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Nepal army chief says it will not betray democracy

Written by: Staff

KATHMANDU, Sep 10 (Reuters) - The new chief of Nepal's army today said the army, criticised for the bloody crackdown on this year's protests against the king, was committed to democracy in the Himalayan nation.

The country's multi-party government formally appointed General Rukmangat Katuwal last week to head the 90,000-strong army replacing Pyar Jung Thapa who retires this month.

Leading human rights groups criticised his appointment.

''The army will not betray democracy,'' Katuwal told reporters after receiving the insignia of army chief from Prime Minister Girija Prasad Koirala today.

Katuwal is among more than 200 politicians, generals and officials who have been questioned by a panel investigating the crackdown on mass protests which forced King Gyanendra to cede absolute power in April.

At least 22 people were killed and more than 5,000 wounded in the crackdown.

The army chief was appointed by the king earlier and the military was considered loyal to the monarch.

But the new government, formed after the protests, took over the king's control over the army, including his title of the Supreme Commander in Chief.

''The Nepal army is committed to democracy and peace and will remain active under the directives of the government,'' Katuwal said in Nepali.

Earlier today, a leading human rights group said both the Nepali government and the country's Maoist rebels were killing people and violating human rights despite a truce.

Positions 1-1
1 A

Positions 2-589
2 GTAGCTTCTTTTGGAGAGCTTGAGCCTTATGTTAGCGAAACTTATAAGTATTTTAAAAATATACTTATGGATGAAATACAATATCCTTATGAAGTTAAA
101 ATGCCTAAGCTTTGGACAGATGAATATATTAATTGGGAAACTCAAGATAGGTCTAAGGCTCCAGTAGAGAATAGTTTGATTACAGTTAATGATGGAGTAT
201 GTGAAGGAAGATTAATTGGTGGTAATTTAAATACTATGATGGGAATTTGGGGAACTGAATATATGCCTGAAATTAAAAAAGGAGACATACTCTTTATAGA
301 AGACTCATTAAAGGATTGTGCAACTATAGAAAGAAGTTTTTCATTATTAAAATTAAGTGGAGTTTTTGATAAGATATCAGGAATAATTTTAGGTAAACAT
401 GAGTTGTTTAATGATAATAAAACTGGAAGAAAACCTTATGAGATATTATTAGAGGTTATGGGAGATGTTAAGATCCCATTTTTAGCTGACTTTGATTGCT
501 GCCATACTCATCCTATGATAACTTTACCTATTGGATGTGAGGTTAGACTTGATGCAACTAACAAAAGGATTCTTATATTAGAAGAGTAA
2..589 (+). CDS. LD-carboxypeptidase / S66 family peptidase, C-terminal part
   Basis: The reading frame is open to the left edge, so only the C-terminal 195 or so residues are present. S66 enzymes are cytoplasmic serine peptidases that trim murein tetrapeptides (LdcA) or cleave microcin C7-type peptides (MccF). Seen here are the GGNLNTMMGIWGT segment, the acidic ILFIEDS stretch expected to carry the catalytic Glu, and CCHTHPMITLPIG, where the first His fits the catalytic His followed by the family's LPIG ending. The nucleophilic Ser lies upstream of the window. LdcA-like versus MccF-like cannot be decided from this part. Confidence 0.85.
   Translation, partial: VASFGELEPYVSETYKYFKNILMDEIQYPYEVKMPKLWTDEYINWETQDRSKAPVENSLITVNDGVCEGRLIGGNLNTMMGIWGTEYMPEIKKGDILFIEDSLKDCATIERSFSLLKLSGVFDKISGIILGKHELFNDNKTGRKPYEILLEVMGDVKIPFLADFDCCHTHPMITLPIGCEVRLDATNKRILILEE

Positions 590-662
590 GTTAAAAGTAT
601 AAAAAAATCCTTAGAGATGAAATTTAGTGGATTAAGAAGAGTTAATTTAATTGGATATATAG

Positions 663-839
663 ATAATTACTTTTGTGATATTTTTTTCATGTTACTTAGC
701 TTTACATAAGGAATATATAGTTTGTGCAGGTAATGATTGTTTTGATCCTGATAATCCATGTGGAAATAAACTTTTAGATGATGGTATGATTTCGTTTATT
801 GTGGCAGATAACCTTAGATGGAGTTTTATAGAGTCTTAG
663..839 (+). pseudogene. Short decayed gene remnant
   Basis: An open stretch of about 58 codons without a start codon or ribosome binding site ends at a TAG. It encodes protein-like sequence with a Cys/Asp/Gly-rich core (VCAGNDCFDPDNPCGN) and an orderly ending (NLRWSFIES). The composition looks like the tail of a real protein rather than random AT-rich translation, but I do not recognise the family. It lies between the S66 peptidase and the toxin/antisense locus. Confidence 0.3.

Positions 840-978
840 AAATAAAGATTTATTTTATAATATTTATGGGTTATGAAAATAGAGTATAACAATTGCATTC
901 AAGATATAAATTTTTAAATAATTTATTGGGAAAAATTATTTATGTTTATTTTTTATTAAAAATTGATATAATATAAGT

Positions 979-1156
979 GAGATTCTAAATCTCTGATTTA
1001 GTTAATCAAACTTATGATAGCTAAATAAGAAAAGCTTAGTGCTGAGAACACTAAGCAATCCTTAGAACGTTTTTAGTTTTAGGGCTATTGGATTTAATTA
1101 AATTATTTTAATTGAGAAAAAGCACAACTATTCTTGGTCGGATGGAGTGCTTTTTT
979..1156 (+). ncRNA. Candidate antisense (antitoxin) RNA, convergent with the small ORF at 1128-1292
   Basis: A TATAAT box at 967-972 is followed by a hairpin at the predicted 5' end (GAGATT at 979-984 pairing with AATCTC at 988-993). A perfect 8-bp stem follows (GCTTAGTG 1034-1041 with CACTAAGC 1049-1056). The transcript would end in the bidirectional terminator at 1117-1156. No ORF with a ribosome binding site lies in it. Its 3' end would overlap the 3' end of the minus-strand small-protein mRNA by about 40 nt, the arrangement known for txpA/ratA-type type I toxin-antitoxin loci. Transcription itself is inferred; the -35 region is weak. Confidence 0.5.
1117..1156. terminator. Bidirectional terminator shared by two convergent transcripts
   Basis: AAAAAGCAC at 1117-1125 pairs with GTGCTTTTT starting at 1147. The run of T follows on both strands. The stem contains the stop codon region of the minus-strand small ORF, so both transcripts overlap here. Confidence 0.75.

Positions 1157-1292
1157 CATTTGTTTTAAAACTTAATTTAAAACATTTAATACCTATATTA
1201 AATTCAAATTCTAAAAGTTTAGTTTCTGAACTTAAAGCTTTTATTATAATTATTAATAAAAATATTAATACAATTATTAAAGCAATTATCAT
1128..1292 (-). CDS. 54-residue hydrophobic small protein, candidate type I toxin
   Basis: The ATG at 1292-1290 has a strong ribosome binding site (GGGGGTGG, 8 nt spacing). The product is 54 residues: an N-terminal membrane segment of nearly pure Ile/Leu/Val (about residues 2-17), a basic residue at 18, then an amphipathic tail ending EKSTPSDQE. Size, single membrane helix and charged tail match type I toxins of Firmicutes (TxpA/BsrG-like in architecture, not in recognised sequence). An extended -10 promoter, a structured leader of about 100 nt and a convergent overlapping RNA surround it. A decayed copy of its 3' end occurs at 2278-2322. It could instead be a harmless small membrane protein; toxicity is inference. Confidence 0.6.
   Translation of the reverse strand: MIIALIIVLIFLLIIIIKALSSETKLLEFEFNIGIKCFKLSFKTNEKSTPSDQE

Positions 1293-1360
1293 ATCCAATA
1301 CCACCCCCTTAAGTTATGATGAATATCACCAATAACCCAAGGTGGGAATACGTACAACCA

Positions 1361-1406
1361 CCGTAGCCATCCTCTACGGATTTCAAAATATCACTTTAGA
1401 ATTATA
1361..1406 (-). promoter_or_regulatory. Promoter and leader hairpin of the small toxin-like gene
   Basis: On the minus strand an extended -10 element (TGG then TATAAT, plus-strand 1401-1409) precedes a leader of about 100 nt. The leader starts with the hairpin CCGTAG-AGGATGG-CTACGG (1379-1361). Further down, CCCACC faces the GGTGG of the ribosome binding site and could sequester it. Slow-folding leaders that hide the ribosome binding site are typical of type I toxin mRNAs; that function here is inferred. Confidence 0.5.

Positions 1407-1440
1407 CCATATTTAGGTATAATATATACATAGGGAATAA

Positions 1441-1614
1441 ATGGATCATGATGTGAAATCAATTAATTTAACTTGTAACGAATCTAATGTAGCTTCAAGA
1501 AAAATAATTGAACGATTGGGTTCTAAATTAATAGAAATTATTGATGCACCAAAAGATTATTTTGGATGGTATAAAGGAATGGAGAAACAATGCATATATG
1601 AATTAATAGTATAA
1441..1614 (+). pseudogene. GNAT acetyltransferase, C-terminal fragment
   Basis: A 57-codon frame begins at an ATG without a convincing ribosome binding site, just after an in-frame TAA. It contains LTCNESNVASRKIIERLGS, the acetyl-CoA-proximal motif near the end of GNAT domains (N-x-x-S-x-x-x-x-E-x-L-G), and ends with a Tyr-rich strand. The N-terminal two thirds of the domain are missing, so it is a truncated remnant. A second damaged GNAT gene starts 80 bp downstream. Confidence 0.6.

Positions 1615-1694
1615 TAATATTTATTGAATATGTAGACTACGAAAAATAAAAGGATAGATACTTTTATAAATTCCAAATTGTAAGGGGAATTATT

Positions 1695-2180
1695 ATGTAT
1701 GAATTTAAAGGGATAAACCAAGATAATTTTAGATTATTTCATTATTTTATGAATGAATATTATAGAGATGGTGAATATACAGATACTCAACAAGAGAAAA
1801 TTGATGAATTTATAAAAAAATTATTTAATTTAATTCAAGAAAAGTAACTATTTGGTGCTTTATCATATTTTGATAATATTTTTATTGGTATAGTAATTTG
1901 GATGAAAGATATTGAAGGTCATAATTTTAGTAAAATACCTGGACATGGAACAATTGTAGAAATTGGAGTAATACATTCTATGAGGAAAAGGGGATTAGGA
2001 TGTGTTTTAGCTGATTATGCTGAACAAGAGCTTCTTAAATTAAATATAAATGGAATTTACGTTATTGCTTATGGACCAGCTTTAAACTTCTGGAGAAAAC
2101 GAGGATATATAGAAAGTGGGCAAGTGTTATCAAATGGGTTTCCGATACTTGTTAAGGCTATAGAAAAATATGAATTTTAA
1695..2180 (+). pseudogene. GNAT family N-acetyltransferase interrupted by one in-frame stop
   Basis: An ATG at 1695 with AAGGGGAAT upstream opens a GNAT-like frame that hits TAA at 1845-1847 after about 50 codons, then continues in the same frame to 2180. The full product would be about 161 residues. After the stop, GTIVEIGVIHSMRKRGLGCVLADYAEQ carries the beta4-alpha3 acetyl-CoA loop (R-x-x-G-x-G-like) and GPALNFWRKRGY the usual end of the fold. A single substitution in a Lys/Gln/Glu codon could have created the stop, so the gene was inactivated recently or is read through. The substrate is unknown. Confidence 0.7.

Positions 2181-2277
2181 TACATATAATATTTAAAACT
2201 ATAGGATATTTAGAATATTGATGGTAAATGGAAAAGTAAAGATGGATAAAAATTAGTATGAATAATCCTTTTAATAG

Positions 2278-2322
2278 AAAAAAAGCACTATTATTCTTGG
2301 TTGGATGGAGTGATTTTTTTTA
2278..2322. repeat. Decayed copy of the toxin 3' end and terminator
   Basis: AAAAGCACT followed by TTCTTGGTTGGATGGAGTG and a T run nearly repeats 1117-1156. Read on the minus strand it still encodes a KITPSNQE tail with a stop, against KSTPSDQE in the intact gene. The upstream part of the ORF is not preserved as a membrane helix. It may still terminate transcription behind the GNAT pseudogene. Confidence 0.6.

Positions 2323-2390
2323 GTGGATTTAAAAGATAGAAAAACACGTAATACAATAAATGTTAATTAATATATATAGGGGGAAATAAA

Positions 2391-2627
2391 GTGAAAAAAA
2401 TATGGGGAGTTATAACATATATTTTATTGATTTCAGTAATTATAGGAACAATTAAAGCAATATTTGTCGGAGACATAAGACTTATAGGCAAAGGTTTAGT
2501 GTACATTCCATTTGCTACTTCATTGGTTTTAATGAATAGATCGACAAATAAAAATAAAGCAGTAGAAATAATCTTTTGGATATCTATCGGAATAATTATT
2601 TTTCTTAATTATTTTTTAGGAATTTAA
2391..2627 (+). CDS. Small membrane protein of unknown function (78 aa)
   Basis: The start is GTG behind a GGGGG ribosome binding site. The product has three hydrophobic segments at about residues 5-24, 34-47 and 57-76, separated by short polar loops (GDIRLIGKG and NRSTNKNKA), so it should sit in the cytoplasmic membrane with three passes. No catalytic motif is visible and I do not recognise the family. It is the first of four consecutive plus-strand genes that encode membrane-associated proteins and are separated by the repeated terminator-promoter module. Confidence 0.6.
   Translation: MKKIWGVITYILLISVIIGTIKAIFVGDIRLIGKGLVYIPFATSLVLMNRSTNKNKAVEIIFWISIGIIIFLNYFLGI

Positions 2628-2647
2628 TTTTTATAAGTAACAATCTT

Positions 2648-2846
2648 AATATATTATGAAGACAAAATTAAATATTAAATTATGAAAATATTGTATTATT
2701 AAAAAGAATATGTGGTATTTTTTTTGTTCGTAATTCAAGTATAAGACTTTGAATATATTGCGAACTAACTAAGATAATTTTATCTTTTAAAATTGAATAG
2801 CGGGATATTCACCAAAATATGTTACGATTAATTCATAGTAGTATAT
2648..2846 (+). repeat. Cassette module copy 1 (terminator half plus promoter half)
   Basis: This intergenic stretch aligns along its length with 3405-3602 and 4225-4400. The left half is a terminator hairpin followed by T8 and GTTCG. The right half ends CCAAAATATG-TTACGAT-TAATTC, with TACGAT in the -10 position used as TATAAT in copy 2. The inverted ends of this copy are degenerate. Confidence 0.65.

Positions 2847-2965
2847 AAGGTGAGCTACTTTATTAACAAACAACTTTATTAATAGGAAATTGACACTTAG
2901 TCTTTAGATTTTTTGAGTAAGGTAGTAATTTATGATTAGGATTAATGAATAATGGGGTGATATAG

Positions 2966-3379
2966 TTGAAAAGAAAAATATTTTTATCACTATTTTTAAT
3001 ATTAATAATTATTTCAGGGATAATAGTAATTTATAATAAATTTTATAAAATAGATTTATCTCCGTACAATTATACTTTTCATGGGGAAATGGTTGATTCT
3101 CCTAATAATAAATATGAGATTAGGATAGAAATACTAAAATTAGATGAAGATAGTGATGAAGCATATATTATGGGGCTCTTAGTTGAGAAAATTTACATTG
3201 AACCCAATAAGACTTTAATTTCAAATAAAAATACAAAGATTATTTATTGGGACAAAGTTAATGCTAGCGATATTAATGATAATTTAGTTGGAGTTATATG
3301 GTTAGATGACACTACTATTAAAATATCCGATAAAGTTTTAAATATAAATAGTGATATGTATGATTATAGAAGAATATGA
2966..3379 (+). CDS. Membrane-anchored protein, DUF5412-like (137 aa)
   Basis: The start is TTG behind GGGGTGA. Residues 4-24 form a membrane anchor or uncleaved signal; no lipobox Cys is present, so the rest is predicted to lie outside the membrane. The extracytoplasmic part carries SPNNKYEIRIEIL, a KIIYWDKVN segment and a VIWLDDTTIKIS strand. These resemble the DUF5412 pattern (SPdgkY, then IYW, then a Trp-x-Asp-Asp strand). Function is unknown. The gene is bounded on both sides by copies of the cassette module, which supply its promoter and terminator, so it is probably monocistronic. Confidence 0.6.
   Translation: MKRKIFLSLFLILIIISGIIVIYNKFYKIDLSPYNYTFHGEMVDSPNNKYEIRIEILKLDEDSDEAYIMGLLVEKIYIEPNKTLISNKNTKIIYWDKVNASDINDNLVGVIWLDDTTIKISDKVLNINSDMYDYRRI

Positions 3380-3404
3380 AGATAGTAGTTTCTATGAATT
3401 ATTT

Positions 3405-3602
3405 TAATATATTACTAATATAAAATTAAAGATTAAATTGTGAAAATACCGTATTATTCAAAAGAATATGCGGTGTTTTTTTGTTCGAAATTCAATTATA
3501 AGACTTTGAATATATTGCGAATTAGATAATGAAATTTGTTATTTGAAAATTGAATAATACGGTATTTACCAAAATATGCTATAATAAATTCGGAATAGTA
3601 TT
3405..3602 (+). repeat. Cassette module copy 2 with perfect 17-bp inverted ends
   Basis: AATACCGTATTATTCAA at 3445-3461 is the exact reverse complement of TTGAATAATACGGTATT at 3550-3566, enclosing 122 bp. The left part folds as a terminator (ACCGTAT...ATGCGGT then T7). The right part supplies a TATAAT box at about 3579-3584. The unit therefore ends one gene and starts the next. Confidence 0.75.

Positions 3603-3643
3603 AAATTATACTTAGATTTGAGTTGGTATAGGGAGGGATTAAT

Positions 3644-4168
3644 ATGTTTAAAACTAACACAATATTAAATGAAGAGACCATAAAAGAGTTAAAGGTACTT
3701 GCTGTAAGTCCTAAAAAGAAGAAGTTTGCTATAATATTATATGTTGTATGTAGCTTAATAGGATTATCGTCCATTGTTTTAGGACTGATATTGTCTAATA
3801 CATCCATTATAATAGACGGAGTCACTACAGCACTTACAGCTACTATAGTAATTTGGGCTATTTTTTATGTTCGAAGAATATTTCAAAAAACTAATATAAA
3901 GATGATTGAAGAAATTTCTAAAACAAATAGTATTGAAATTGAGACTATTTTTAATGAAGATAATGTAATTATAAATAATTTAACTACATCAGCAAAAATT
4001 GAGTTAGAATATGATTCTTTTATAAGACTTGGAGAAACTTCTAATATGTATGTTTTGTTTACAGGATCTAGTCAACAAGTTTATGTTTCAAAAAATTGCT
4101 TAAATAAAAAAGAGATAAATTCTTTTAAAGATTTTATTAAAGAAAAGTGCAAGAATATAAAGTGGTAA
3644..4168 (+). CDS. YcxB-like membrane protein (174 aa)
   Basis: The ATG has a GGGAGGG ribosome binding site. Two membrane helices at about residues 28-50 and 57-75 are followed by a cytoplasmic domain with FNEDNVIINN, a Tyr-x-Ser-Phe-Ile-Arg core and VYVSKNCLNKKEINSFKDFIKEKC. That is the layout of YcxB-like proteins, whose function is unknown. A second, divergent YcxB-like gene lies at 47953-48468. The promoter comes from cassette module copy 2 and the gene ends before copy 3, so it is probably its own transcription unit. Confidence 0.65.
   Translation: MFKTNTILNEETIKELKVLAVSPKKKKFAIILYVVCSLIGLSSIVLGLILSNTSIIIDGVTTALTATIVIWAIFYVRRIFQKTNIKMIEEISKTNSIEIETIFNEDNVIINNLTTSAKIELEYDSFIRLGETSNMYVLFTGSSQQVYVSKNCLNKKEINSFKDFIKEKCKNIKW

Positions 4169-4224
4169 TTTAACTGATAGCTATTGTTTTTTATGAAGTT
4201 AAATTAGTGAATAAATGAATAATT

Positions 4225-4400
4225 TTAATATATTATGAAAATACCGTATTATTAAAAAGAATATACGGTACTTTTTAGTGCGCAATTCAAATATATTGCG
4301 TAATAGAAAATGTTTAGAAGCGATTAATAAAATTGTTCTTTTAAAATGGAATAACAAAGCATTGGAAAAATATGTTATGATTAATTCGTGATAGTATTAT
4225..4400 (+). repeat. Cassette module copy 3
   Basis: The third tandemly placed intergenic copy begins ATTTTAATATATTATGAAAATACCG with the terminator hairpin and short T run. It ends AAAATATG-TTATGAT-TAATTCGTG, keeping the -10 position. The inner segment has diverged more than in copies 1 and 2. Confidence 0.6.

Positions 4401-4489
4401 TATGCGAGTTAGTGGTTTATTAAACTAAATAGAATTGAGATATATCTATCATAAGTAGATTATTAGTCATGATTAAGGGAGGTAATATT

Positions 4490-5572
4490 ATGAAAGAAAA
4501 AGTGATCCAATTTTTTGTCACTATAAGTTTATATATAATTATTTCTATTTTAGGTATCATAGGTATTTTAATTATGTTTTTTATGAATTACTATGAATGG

Subodh Pyakurel, chairman of rights group Informal Service Sector Centre (INSEC), said the Maoists had killed 11 people while nine had died in action by security forces.

Both sides have been observing a truce since May, after the king handed power to an alliance of seven political parties.

INSEC also reported the Maoists had violated the truce 144 times compared to 22 cases involving government forces.

''The state is still carrying out killings, torture, intimidation, beating, arbitrary arrests and military action,'' it said in a statement.

''Maoists have also continued murder, abductions, physical assault, extortion of money through forced donations ... torture in the name of people's courts and labour camps.'' A senior government official denied systematic violation of rights by troops but added some deaths attributed to the state were being investigated.

Maoist leaders also rejected the charges of systematic abuse.

Nepal's key foreign donors urged the rebels last week to end extortion and intimidation, saying their acts hurt the economy.

Both the government and Maoists are holding talks to try to end the Maoist insurgency which has killed thousands.


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